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  1. chillinwill
    Malheur County Sheriff Andrew Bentz eases his white Ford Explorer across a shallow, gurgling stream in a high-desert arroyo. "We have marijuana gardens north and south of us for a couple of hundred yards in both directions," Bentz whispers as he stops the unmarked SUV beside a tangle of willows along Little White Horse Creek.

    Within earshot are probably a dozen armed growers working for a Mexican drug family, he says. They have a camouflaged lookout on a nearby rocky knob with a commanding view of nearby roads.

    It's springtime and that means pot growers are making their way back to southeast Oregon. They're setting up camps, preparing soil for planting and laying out miles of PVC drip-irrigation lines.

    It also means counties are gearing up for a new season of aggressive raids on pot gardens.

    Bentz is one of many rural Oregon sheriffs overwhelmed with the difficulties and expense of finding and cracking down on huge pot grows. Some of them are cautioning ranchers, anglers, hikers and other backcountry travelers to steer clear of remote areas that could hide the plantations.

    "This gets pretty personal," Bentz said. "This spoils the country for me. If you go out there, you are possibly subjecting yourself to an armed encounter, assault with a firearm, coercion or kidnapping."

    After dark here, nondescript vans, SUVs and canopy-topped pickups, many with stolen license plates, crawl along narrow, unpaved roads, transporting thousands of cartons of fragile, nursery-raised marijuana seedlings, sacks of Miracle-Gro and other lawn fertilizers,herbicides, pesticides, groceries and firearms. At sunup, the traffic disappears, leaving only tire tracks.

    The grows aren't necessarily increasing in number, but in size, said Chris Gibson, director of a federal program that targets drugs in high-intensity trafficking areas. After a record seizure of 300,000 pot plants statewide in 2007, the number fell to about 81,000 in 2008 because heavy snowpacks in the high country shortened the season, but then last year authorities seized 228,000 plants valued at up to $2,100 each from about 40 outdoor pot gardens across Oregon, Gibson said.

    Last year's take represented a $451 million loss to drug cartels -- most believed to be based in Mexico that have moved operations to Oregon to thwart tougher enforcement at the U.S.-Mexico border, he said. Law officers arrested 70 people during last year's raids, most of them Mexican nationals.

    "We put a huge dent in it, but I don't think we are done," said Grant County Sheriff Glenn Palmer, who contends the raids eradicated all the large grows in his county last year. "I think they will be back, and they'll be smarter. We are gearing up. We are prepared."

    Palmer plans to post handbills along forest roads this summer cautioning the public: "This area known for illegal marijuana grows." The handbills will include Spanish language warnings to growers that they risk being caught, he said.

    Last year, eight of the pot gardens were discovered when people stumbled upon them.

    Until a few years ago, the cartels planted the gardens and left, returning every couple of weeks to check on them. But the operations have become more sophisticated and intensive, with growers on-site 24 hours a day, tending irrigation lines, pruning plants and killing pests that might damage the plants.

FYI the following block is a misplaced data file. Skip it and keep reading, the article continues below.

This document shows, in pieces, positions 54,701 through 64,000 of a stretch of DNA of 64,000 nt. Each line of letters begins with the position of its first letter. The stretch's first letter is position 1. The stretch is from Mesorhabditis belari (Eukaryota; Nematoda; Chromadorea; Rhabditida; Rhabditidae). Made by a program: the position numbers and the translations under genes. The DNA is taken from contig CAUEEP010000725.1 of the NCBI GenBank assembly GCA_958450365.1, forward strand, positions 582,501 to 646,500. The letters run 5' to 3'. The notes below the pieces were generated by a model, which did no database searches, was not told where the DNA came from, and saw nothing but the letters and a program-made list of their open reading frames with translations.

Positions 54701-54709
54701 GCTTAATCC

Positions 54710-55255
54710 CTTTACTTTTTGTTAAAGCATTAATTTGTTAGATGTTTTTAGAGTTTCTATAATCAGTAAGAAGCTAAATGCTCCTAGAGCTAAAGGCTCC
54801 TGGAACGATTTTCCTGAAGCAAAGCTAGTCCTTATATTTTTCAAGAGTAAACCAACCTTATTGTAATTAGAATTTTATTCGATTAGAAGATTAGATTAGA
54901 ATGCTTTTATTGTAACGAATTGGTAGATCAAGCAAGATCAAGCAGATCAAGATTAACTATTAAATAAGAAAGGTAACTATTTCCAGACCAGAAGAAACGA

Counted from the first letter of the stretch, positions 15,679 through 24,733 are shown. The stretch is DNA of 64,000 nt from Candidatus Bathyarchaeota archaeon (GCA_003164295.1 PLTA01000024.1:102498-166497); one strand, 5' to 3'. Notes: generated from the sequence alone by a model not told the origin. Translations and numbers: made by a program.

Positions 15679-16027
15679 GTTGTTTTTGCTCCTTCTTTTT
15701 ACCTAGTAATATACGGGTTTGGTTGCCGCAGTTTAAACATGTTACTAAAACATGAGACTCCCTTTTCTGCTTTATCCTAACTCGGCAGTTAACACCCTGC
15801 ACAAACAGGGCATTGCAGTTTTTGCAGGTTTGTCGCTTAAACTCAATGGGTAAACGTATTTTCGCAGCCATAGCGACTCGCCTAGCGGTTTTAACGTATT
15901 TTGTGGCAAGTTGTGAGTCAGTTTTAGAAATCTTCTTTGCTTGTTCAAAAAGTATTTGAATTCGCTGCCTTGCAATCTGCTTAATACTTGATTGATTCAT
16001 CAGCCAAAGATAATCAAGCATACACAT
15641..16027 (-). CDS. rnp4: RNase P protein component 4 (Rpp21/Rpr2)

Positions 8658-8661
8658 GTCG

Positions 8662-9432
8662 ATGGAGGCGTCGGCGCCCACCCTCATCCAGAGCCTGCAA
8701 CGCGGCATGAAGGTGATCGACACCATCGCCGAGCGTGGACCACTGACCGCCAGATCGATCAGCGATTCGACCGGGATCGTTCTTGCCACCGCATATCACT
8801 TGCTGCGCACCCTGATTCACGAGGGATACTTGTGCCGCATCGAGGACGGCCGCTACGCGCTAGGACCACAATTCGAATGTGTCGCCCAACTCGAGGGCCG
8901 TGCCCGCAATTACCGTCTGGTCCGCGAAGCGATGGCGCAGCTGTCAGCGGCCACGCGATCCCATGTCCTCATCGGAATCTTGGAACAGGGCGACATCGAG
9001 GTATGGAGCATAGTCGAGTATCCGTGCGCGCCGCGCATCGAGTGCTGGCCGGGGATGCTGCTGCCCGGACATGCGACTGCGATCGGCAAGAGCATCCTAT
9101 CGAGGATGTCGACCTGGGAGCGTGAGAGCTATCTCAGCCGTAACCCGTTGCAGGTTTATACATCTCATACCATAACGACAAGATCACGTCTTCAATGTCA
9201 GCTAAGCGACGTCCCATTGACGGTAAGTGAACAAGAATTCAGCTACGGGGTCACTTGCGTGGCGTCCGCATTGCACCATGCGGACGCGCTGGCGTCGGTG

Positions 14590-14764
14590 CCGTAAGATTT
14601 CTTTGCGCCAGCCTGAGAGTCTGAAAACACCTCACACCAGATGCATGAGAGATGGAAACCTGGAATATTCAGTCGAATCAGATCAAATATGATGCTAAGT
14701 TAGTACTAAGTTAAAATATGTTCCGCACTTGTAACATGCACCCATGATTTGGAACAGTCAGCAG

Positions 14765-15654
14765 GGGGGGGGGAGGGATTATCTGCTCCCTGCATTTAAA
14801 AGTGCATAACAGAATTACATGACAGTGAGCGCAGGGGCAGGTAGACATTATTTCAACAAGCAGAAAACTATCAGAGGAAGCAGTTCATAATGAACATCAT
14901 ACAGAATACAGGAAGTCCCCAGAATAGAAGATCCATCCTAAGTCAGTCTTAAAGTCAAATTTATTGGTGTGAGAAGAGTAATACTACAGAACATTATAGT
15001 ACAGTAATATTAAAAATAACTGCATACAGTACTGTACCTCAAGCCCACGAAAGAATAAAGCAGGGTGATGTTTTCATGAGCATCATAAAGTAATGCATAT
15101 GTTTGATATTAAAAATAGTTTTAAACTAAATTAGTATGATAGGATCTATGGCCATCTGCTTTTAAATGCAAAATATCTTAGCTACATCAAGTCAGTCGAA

U.S. Bureau of Land Management spokesman Michael Campbell in Portland said many of the marijuana seizures are on BLM land.

    "That is causing significant problems for us," Campbell said. BLM workers "are absolutely not equipped to deal with the magnitude of these operations." BLM workers are instructed to back out of the area and call police.

    In Baker County, some pot-growing operations in the mountainous jurisdiction have been set up within a quarter-mile of public roads, in areas heavily used by mushroom hunters, huckleberry pickers, archers, hikers and rifle hunters, said Sheriff Mitch Southwick. People have even found grows at 5,000 to 6,000 feet elevation, made possible by hybrid plants that didn't exist 20 years ago.

    Authorities hope a 4-year-old statutory penalty that can put growers behind bars for up to 10 years ultimately will drive them out of Oregon, said Assistant U.S. Attorney Jennifer Martin of Portland. Until the Legislature passed the law, growers often were deported to Mexico after being arrested.

    But Martin worries that economics might trump enforcement. With the expense to grow a single pot plant at a mere $50, she said, cartels can afford to lose operations to police raids and still make big profits.

    In Malheur County, rancher David Herman doesn't blame the sheriff for not trying to take on the growers on Little White Horse Creek single-handedly. He's had run-ins with armed growers himself, and one of the employees of his Whitehorse Ranch was roughed up and threatened, he said. Once, herding cattle on horseback, Herman said he noticed one of the growers "looking at me through the scope of a rifle. It is kind of intimidating when you are on a horse. He probably could have shot me if he wanted to."

    Bentz has a photograph in his office of some of his deputies moving in a line across a sagebrush hillside with an Oregon National Guard CH-47 Chinook helicopter above them. It was taken last year, moments before a raid on a pot garden. Wearing digital camouflage and armed with assault rifles, the deputies resemble a military unit in a foreign war. "This is not what we thought civilian law enforcement was about," Bentz said.

    Richard Cockle
    April 24, 2010
    The Oregonian


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